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  • Writer's pictureJefferson Figueiredo

Fundamentals of Photography: ISO, Aperture and Shutter Speed

Photography is an art that combines technique and creativity and to capture stunning images, it is essential to understand the three pillars of photography: ISO, aperture and shutter speed. These elements work together to determine the exposure, clarity, and style of your photos. Let's explore each of them in detail.


It refers to the sensitivity of the camera sensor to light. A low ISO value (e.g. 100 or 200) means the sensor is less sensitive to light, ideal for bright lighting conditions. On the other hand, a high ISO value (like 1600 or more) increases the sensitivity of the sensor, allowing you to shoot in low light conditions.

Advantages and Disadvantages of ISO

- Low ISO:  Produces images with less noise (grain), but requires more light, which is perfect for outdoor photos on sunny days.

- High OS: Allows you to take photos in dark environments without needing a tripod, but it can introduce noise into photos, reducing image quality.


Refers to the size of the opening in the camera lens diaphragm, controlling the amount of light that reaches the sensor. It is measured in f-stops (e.g. f/2.8, f/4, f/8). A smaller f-stop number indicates a larger aperture, letting in more light, while a larger f-stop number indicates a smaller aperture, letting in less light.

Impact of Aperture on Photography

- Depth of Field: Aperture also affects depth of field, which is the area of ​​the image that appears sharp. Larger apertures (smaller f-stop numbers) create a shallow depth of field, blurring the background and highlighting the main subject, ideal for portraits. Smaller apertures (larger f-stop numbers) increase depth of field, keeping more elements of the scene in focus, suitable for landscapes.

Shutter Speed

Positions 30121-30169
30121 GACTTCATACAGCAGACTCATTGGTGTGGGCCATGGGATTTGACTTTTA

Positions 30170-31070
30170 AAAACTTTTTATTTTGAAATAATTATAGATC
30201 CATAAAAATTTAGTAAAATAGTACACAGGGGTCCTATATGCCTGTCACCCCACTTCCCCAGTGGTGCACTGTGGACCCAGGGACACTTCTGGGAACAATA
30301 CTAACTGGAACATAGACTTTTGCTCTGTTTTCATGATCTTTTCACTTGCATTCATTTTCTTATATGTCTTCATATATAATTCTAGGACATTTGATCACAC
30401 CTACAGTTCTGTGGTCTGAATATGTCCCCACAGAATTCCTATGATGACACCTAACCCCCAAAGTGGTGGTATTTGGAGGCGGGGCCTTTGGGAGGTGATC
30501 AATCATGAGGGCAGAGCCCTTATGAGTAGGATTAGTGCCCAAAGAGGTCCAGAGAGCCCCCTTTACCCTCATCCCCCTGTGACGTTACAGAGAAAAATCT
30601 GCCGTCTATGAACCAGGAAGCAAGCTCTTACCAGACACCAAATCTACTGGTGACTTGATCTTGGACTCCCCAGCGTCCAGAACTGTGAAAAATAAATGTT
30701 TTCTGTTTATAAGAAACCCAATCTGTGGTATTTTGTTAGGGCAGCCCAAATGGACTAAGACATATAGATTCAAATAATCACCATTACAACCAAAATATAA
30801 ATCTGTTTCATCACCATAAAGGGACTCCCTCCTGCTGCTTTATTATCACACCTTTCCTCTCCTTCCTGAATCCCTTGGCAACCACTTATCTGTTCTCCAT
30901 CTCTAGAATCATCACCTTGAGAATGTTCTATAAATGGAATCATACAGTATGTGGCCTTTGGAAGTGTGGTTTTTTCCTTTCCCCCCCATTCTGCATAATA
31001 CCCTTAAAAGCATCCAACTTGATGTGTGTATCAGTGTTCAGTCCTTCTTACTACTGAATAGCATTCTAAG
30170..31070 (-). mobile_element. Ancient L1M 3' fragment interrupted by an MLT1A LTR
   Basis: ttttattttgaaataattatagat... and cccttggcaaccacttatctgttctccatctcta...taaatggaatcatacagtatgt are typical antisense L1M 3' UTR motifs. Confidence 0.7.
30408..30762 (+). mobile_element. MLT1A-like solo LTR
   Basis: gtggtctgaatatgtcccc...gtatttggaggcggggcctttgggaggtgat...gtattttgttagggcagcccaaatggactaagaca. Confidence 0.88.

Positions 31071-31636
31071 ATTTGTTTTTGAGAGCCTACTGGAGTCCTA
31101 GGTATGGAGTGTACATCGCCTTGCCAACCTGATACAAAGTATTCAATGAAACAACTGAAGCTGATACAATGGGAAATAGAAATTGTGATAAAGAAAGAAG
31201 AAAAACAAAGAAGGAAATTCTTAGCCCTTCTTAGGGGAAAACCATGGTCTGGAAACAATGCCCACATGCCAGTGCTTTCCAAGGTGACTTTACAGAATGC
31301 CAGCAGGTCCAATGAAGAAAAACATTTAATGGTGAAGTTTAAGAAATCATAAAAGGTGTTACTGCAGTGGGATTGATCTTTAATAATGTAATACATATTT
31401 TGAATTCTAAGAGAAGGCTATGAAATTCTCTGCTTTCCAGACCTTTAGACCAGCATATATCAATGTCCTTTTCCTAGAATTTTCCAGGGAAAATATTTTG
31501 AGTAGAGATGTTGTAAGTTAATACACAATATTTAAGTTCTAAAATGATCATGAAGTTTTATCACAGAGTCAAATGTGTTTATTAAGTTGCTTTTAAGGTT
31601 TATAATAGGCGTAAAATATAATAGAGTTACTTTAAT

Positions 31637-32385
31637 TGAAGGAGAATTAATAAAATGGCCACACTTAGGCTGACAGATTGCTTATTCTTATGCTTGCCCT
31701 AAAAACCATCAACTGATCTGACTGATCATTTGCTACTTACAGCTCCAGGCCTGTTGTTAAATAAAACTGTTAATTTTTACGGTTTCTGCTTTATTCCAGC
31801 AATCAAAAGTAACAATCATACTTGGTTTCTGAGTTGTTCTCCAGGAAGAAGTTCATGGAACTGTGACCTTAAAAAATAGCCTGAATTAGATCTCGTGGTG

Determines how long the camera shutter remains open to expose the sensor to light. It is measured in fractions of a second (e.g. 1/500, 1/60) or whole seconds for long exposures.

Shutter Speed ​​Effects:

- Action Freeze: High speeds (such as 1/1000) freeze fast movements, capturing sporting actions or animals in motion.

- Intentional Motion: Low speeds (such as 1/30 or slower) can create blurring effects, ideal for conveying motion in images of waterfalls or urban traffic.

Balance between ISO, Aperture and Shutter Speed

The key to perfect exposure is balancing ISO, aperture and shutter speed. Changing one of these elements affects the others. For example, increasing the ISO allows you to use a faster shutter speed or a smaller aperture in low-light environments. Likewise, adjusting the aperture influences the depth of field and the amount of light needed, which may require adjustments to shutter speed or ISO.


Practical example

If you are shooting in a dark environment and want to avoid using a tripod, you can increase the ISO and open the aperture to let in more light. However, remember that too high an ISO can introduce noise, and too wide an aperture can result in a shallow depth of field.


Understanding and mastering ISO, aperture and shutter speed is essential for any photographer who wants to get the most out of their camera. These three pillars of photography are interdependent and must be adjusted in harmony to capture the perfect image. Experiment with different settings to see how each element affects your photos and develop your own style that highlights your creativity and artistic vision.



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